Over the course of the semester, we would read contemporary works by prominent corporate academics. The students would be expected to point to where each author could be best situated on the map, and where they might either clarify or muddy the stakes along different fronts. What alliances with other powers might help their champions gain power without too much compromise, for example?

As a start I had my students read competing excerpts from work by Lucian Bebchuk and Lynn Stout. Bebchuk, of course, is the academic exemplar for shareholder primacy, fighting for stronger shareholder rights and managerial accountability. Lynn was a bit harder: committed to stakeholders, but believing that managerial autonomy in the name of team production is a direct pathway to corporate social responsibility. In this sense, she was in her own place, albeit with many very committed and enthusiastic adherents, trying to forge a strong alliance between like-minded forces from other encampments to isolate and take down shareholder primacy. Most of my students were soon rooting for her side.

2 Shifting Battle Lines

Sadly, Lynn did not live to see the battle of ideas play out over the last couple of years. As Thomas Clarke describes in his very thoughtful contribution to this CONVIVIUM, there have been some recent moves that would have made her happy, including the Business Roundtable’s dramatic pivot away from shareholder primacy toward stakeholder interests. An alliance between the stakeholder and managerial camps is an uneasy and perhaps disingenuous one, however, which Clarke also acknowledges. Many shareholder primacists, including Bebchuk, have declared it blatantly political and deceptive. The managerialists are simply looking for higher ground from which to defend their privilege, and thus more willing to applaud the stakeholder enthusiasts without any attention of giving up their goal of managerial autonomy. If the shareholder primacy troops are stalemated or beaten back, the convenient alliance will fall apart.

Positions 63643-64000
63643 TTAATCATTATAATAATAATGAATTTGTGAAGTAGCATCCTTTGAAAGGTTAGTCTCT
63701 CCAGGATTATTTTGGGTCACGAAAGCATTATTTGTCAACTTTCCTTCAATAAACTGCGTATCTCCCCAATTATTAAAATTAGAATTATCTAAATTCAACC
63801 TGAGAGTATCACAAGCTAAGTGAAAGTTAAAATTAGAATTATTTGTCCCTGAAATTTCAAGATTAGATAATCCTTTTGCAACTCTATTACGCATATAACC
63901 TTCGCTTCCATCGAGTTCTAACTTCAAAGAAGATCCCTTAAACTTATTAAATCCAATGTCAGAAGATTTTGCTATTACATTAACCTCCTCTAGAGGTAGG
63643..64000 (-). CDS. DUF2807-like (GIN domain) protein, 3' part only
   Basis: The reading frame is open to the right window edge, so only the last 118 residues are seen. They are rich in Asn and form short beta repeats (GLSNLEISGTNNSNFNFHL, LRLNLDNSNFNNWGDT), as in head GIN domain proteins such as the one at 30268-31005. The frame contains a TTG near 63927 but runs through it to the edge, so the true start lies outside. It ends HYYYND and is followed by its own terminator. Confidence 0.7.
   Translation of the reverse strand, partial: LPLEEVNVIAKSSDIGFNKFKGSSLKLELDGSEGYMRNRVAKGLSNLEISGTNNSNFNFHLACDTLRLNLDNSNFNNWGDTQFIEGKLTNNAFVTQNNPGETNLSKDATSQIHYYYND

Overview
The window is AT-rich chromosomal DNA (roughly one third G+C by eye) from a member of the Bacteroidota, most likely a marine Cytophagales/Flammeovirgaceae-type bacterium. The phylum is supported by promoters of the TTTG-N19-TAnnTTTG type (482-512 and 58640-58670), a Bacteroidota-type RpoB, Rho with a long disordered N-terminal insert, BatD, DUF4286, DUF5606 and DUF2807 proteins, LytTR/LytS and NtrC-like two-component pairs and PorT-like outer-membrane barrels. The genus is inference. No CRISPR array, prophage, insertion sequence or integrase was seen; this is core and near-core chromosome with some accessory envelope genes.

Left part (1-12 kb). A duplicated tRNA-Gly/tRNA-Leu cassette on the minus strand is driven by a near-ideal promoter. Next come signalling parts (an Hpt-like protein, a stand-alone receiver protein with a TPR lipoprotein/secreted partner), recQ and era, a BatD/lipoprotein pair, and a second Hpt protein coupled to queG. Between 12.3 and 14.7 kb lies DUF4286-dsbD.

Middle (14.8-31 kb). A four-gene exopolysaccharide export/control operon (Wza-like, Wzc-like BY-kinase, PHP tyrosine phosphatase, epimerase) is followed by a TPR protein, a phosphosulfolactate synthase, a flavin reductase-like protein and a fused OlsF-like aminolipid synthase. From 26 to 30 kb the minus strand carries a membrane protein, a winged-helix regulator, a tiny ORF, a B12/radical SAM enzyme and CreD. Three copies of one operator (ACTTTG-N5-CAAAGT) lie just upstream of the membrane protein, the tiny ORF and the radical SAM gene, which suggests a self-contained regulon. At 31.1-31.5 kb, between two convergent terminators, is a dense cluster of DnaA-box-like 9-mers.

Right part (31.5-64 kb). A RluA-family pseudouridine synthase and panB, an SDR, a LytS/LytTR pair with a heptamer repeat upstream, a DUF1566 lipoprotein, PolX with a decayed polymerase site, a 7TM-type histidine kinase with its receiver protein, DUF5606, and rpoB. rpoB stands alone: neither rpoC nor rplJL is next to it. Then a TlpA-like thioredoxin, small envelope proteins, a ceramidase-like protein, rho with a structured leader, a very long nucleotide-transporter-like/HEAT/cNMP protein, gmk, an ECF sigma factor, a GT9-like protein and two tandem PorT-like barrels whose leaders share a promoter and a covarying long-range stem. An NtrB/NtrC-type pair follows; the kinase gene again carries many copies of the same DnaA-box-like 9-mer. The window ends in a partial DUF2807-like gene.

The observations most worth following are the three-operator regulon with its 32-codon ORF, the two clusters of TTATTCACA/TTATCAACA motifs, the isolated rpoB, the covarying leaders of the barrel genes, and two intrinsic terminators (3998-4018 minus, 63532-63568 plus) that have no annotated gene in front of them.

Lynn was convinced that shareholder primacy needed to be defeated and that both society and long-term shareholders would be far better off as a result. The shareholder primacy response, repeated and updated recently by Bebchuk and Tallerita (2020, forthcoming), is essentially behavioral: if given that much more freedom from shareholder claims and demands, managers will simply serve their own self-interest, appropriating more of the rents. She thus needed to counter the self-interest claim.

In contrast to some of the sociologists who write about the false consciousness of shareholder primacy, Lynn did not simply assume that simply by extinguishing that belief, managers would spontaneously revert to a more pro-social agenda. To be sure, if American or global politics somehow generated an unprecedented public demand for a well-defined form of corporate social responsibility, that unified power might, for a time at least—such as in the aftermath of pandemic devastation—pressure managers to obey (As Lynn and the sociologists often pointed out, there was a period of time just after the Great Depression and World War II when there was evidence of “enlightened managerialism.”)